How do race, class, gender, and law school status condition the career trajectories of lawyers? And how do professionals then navigate these parameters?
The Making of Lawyers’ Careers provides an unprecedented account of the last two decades of the legal profession in the US, offering a data-backed look at the structure of the profession and the inequalities that early-career lawyers face across race, gender, and class distinctions. Starting in 2000, the authors collected over 10,000 survey responses from more than 5,000 lawyers, following these lawyers through the first twenty years of their careers. They also interviewed more than two hundred lawyers and drew insights from their individual stories, contextualizing data with theory and close attention to the features of a market-driven legal profession.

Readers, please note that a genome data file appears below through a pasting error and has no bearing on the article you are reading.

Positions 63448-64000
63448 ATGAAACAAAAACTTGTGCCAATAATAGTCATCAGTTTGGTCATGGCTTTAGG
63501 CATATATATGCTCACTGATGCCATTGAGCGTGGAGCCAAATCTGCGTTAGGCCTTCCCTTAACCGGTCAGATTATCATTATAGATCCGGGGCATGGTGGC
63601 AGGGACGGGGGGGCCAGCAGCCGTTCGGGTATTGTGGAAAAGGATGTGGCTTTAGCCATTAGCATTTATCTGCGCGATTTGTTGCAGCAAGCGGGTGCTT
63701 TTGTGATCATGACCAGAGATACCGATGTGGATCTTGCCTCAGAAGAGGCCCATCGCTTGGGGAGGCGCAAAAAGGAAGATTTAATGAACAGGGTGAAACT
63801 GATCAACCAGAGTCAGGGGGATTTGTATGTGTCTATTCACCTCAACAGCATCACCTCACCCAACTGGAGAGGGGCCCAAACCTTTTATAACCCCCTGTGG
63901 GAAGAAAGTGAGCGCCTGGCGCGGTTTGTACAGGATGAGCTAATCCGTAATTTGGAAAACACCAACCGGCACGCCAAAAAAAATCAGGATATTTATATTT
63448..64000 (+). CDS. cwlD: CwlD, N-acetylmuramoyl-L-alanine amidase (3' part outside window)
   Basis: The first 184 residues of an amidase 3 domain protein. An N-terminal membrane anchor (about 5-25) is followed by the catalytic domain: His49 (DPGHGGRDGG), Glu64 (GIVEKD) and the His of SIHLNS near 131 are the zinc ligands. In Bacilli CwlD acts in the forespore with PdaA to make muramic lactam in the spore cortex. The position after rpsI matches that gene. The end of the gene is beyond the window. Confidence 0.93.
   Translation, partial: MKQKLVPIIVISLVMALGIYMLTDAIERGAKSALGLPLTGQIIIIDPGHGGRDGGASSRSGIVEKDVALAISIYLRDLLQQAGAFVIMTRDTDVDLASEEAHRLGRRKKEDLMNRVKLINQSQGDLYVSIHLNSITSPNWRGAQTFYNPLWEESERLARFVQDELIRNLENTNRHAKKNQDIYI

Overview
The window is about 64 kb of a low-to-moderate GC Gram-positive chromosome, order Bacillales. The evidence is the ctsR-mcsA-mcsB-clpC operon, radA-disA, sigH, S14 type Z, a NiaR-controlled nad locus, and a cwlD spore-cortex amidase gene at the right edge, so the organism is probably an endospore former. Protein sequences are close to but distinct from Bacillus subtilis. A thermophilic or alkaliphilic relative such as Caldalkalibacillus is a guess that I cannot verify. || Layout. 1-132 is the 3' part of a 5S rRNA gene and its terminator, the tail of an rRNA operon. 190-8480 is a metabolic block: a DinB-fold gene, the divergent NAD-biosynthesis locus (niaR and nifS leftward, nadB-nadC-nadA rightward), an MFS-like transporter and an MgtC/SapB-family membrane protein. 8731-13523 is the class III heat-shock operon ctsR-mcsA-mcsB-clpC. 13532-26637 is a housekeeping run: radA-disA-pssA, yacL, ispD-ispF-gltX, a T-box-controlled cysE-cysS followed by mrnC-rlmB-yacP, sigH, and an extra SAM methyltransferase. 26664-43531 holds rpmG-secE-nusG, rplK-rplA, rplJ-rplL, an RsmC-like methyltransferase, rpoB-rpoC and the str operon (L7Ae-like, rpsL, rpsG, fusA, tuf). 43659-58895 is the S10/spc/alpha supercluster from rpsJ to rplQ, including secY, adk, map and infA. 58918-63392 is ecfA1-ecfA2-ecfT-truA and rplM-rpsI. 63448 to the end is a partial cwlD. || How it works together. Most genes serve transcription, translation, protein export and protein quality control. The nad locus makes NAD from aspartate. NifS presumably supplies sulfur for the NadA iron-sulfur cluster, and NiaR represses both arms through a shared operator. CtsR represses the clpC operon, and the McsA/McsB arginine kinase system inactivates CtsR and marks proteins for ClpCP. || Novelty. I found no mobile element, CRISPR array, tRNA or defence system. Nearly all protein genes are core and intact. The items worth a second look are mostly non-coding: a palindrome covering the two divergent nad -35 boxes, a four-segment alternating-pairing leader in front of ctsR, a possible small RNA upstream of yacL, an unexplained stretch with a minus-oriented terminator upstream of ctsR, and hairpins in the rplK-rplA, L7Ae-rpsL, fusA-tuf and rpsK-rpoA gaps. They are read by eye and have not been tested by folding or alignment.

Their findings show that lawyers’ careers both reflect and reproduce inequalities within society writ large. They also reveal how individuals exercise agency despite these constraints.
- Robert L. Nelson, American Bar Foundation and Northwestern University
- Ronit Dinovitzer, American Bar Foundation and University of Toronto
- Bryant Garth, American Bar Foundation and University of California, Irvine
- David B. Wilkins, Harvard Law School
Additional Authors in Attendance
- Joyce S. Sterling, University of Denver College of Law
- Meghan Dawe, American Bar Foundation and Harvard Law School
- Ethan Michelson, Indiana University
- John P. Heinz, American Bar Foundation and Northwestern Law
Want to receive the latest issues of The Practice for free? Subscribe now to stay up-to-date.